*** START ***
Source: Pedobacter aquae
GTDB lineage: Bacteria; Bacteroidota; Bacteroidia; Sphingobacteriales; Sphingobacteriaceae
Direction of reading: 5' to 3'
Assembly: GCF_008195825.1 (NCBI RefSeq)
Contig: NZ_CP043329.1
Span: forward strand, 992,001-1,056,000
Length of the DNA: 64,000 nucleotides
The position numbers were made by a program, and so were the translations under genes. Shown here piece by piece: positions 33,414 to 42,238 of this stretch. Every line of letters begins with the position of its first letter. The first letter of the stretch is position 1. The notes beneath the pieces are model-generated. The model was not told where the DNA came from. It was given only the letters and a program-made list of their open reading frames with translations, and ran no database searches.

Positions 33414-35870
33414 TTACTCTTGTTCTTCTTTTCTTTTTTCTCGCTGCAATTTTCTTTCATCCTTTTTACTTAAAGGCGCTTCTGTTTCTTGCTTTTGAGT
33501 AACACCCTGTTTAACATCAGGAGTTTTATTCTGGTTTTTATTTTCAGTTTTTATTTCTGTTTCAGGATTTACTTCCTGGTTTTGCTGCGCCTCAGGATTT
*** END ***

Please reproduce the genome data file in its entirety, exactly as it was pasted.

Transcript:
Source: Pedobacter aquae
GTDB lineage: Bacteria; Bacteroidota; Bacteroidia; Sphingobacteriales; Sphingobacteriaceae
Direction of reading: 5' to 3'
Assembly: GCF_008195825.1 (NCBI RefSeq)
Contig: NZ_CP043329.1
Span: forward strand, 992,001-1,056,000
Length of the DNA: 64,000 nucleotides
The position numbers were made by a program, and so were the translations under genes. Shown here piece by piece: positions 33,414 to 42,238 of this stretch. Every line of letters begins with the position of its first letter. The first letter of the stretch is position 1. The notes beneath the pieces are model-generated. The model was not told where the DNA came from. It was given only the letters and a program-made list of their open reading frames with translations, and ran no database searches.

Positions 33414-35870
33414 TTACTCTTGTTCTTCTTTTCTTTTTTCTCGCTGCAATTTTCTTTCATCCTTTTTACTTAAAGGCGCTTCTGTTTCTTGCTTTTGAGT
33501 AACACCCTGTTTAACATCAGGAGTTTTATTCTGGTTTTTATTTTCAGTTTTTATTTCTGTTTCAGGATTTACTTCCTGGTTTTGCTGCGCCTCAGGATTT